Last year about $1,3 billion was raised from tobacco sales, a substantial improvement on $1 billion that was earned in 2015.
Tobacco is indeed a billion dollar crop, the country’s single largest revenue earner. The golden leaf generally earns more revenue than gold and platinum, two of the economy’s other big income generators. The crop earned almost the same as both minerals combined in 2015. In that year platinum generated $381 million while gold earned $737 million.
The tobacco marketing season for this year started on March 15 and at least $800 million is likely to be earned by the time the auction floors close in the next few months. By Thursday last week around 18 million kilogrammes of flue-cured tobacco worth $46,7 million had been sold since mid-March.
The sales have progressed fairly well this season.
However, farmers were jolted on Friday when the Zimbabwe Revenue Authority (Zimra) effected a 10 percent tax on their crop sales. It was certainly an ambush mounted by the revenue collector, a tax that was effected without warning.
The tax is being charged on farmers who don’t have tax clearance certificates, which means that as the farmer sells his crop, the Tobacco Industry and Marketing Board (TIMB) is compelled to deduct 10 percent from the grower’s earnings.
We expect that bigger farmers have tax clearance certificates but we don’t expect smaller farmers to have them. It is the latter group of growers who will rightly feel ambushed by Zimra and they constitute the bulk of tobacco farmers. TIMB estimates that of the 82 254 farmers who registered to grow the golden leaf during the 2016/17 season and who are bringing it to auction floors, about 70 485 are communal and A1 growers. Chances are high that none of them has a tax clearance certificate. As a result, they had obviously not been paying tax direct from the revenue they generate from selling the crop but Zimra had other ideas.
In a circular to the TIMB, Zimra said:
“Please be advised that in terms of section 82(2) of the Income Tax chapter 23:06 as quoted below: Subject to this section, unless a payee furnishes the paying officer with a tax clearance certificate, the paying officer shall withhold 10 percent of each amount payable to the payee under the contract concerned and shall remit each amount withheld to the commissioner on or before the 10th day of the month following that in which the payment was made. In this regard, you are requested to comply with the above instruction to withhold 10 percent from each supplier who does not have a valid tax clearance certificate.”
We regret the imposition of the levy, especially the fact that it came unannounced 17 days after the marketing season started.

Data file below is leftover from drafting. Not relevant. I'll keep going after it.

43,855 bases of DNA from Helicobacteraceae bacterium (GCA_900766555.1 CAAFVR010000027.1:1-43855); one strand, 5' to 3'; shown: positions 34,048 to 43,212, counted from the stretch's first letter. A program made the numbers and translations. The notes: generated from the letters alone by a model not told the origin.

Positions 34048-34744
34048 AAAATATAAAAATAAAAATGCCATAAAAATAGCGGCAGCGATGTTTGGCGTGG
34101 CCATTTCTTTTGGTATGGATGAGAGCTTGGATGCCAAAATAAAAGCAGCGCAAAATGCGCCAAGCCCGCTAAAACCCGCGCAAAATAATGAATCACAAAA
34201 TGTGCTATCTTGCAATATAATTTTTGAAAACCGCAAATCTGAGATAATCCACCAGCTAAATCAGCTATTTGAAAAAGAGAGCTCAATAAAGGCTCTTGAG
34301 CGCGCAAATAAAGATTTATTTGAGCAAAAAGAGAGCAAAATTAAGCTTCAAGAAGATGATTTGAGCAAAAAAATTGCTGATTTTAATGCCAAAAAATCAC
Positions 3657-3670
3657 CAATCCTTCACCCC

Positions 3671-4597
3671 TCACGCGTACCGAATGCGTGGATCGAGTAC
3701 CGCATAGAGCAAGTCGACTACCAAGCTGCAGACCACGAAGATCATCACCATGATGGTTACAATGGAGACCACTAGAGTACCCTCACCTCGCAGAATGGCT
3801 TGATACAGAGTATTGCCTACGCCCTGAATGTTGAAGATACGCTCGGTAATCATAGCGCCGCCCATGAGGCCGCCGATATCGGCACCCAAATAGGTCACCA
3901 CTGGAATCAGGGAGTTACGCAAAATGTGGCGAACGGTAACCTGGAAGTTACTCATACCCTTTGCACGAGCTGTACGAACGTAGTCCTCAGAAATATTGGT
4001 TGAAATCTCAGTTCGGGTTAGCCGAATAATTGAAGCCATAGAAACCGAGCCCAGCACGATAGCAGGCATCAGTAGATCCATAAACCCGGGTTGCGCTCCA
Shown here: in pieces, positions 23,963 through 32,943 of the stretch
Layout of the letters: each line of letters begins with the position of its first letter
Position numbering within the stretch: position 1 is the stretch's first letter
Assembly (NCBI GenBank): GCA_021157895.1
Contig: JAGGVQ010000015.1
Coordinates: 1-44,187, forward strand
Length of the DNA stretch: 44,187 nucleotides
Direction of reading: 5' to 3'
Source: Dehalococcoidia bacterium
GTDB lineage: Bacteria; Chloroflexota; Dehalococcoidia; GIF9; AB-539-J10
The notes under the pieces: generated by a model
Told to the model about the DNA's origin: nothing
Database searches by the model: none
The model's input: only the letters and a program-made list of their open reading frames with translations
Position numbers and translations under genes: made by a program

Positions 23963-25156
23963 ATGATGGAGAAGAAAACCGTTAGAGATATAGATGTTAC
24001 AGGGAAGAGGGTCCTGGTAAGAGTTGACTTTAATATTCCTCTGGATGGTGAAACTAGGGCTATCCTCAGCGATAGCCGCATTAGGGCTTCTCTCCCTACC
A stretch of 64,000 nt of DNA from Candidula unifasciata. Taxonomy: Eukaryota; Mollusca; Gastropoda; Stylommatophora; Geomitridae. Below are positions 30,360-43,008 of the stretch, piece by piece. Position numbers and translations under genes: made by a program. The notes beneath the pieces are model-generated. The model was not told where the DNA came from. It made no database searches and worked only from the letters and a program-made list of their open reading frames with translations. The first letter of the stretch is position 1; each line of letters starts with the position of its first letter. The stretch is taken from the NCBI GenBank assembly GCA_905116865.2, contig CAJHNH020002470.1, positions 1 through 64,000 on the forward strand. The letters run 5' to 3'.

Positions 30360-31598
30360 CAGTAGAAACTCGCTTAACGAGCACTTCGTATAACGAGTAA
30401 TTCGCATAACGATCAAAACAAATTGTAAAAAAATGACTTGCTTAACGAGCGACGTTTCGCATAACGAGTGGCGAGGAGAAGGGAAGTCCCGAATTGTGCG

The normal procedure should have seen Zimra announcing well ahead of time its intention to effect the tax so that when farmers started selling their crop, they would know that they will earn 10 percent less from their tobacco and then budget accordingly.
We are not opposed to citizens who are gainfully employed — and tobacco farmers are some of the country’s more gainfully employed people — having to pay taxes. The Government needs money to run its affairs and tax revenue constitutes a reliable source of income. However, we don’t think the Ministry of Finance did a good job in this instance. This is why the Minister of Agriculture, Mechanisation and Irrigation Development, Dr Joseph Made, strongly opposed its imposition.
“As a ministry, we are going to engage the ministry of Finance and Economic Development because tax deduction cannot be implemented all of a sudden without proper communication to farmers,” he said.
“It has been a good season and tobacco farmers have brought in a good crop. We are going to work on the issue.”
We agree with him and expect the Minister of Finance, Cde Patrick Chinamasa, to scrap the tax. If that happens, this would be the second levy that he would have been forced to drop after his attempt to impose value added tax on meat and cereals was met with a national outcry in February.
In the February instance, he had actually informed the nation of his intention to come up with the tax when he presented the 2017 national budget in December 2016. Due process was followed in respect to the VAT on food commodities and there was no objection to it before it took effect on February 1.
There was no such due process with regards to the 10 percent tobacco tax.
We go along with Dr Made and basically all tobacco growers that the tax be removed not only because it will affect the viability of tobacco production and demoralise growers, but also that it was an ambush.
Article Source: The Chronicle